Recently, I needed three thousand shekels in cash. To obtain the cash, I went near the cashiers in a nearby supermarket and spotted a customer with many items and asked him if he was intending to pay with cash. When he replied affirmatively I asked him if I could pay his bill with my credit card and he’ll give me his cash. He accepted my offer, and I paid and left the store with the cash that I needed. Later, I started thinking that perhaps I acted improperly since I caused the store to pay a credit card fee which they would have avoided if the customer would have paid with cash. Did I indeed act improperly?
Today there are many stores that prefer for their customers to charge themselves and pay with a credit card. In those stores there is no question since obviously the storekeeper approves of your action. Our article only concerns those stores who would prefer that their customers would pay with cash in order to save on credit card fees. In those stores we have to examine whether you acted improperly when you caused the storeowner an expense that otherwise he would have avoided.
This is, in a sense, related to our previous article. In that article we cited the decisive opinion of R. Huna son of R. Yehoshua that generally, one may open a rival store even adjacent to an existent store. However, previously the Gemoro (BB 21B) cited the opinion of R. Huna who ruled that one may not open a competing store in the entire courtyard where the first store was located.
The Gemoro attempted to prove that R. Huna was correct by citing a ruling that a fisherman must distance his trap a large distance from the bait that had previously been set down by another fisherman. However, the Gemoro rebutted the proof by saying that for a certain reason fishing is different. Since, as we saw in the previous article, we do not rule like R. Huna, the Gemoro’s rebuttal of the proof is authoritative and this is the ruling of the Chasam Sofer (res. CM 79 c.v. veyesh ka’an) and many others.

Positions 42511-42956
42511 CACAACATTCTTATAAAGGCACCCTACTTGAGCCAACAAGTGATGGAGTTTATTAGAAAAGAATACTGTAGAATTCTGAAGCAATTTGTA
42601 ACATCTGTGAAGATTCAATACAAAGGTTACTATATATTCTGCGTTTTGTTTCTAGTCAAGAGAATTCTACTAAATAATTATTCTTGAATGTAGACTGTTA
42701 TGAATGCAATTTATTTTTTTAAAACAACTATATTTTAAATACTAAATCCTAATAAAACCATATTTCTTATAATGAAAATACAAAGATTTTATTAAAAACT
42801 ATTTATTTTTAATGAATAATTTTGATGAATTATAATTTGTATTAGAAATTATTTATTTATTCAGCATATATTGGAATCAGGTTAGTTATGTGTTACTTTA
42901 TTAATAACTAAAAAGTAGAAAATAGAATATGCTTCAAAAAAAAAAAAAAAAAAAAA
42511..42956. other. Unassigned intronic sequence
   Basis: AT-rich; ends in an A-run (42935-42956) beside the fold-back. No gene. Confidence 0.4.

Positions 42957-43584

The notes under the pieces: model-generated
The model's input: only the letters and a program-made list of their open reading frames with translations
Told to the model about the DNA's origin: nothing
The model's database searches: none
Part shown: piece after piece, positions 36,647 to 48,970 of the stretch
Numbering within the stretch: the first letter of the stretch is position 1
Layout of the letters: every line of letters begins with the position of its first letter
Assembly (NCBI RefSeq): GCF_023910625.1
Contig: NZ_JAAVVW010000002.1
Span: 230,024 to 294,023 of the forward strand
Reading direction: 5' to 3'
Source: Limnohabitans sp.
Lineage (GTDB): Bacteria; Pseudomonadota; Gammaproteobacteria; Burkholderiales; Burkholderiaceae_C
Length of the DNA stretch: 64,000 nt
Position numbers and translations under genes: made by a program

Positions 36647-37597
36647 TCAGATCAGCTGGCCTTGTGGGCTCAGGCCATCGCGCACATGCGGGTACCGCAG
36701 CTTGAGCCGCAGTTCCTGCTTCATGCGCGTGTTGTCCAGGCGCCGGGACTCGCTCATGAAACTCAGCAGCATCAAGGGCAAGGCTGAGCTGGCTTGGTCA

There are various opinions among the Rishonim what is the difference the Gemara is referring to. Rashi’s opinion is that when one sets out bait he can be certain that the fish in the vicinity would be caught. The second fisherman is prohibited from spreading his net in the vicinity since otherwise he will catch what otherwise would certainly have been caught by the first fisherman. This contrasts with an ordinary store where the loss is not certain.
Tosafos (BB 21B) asks that we find in other places in the Gemara that one may grab an object that otherwise someone else would have certainly gotten. For example, one may snatch away an ownerless object from someone else who was already lying upon it in order to acquire the object. Tosafos suggests two differences. One is that the prohibition is limited to commerce since there is a special prohibition to take away a person’s livelihood- yoreid le’umnos chaveiro, as we discussed in the previous article. Since the first person is fishing for a living when the second person spreads out his net he is being yoreid le’umnos chaveiro. The second difference is that in the case of fishing the second fisherman can find another place to fish whereas the person who snares away an ownerless object cannot be told to grab a different object because there is no supply of ownerless objects.
Tosafos (Kiddushin 59A) in another place asks the same question and answers the question by citing the explanation of the father of Rabbeinu Tam, which is similar to Rashi’s explanation in the sense that the prohibition is because the second fisherman’s bait will attract the fish that would have been caught by the first fisherman. However, the reason why this is prohibited is not merely because he is taking fish that otherwise would have certainly been caught by the first fisherman but because he utilized the first fisherman’s work for his own good at the expense of the first fisherman. This is because the only reason the fish were in the vicinity in the first place was because the first fisherman’s bait attracted them. Thus the second fisherman must leave because otherwise he would be guilty of utilizing another person’s work in order to compete with him. In the article from Parshas Miketz we cited the Noda Biyehuda and Divrei Malkiel who ruled that this constitutes ze nehene veze choseir i.e. B is benefitting from A in a manner that harms A. In this case not only is B’s action wrong but B must even compensate A by reimbursing him for all of his gain. The Chashukei Chemed (BB 21B) applies this to an employee who while working for A discovered the identity of A’s customers and then opened a rival business and turned to A’s customers to buy from him. He is in violation of this prohibition because he utilized the customer base that A had established in order to take away his customers.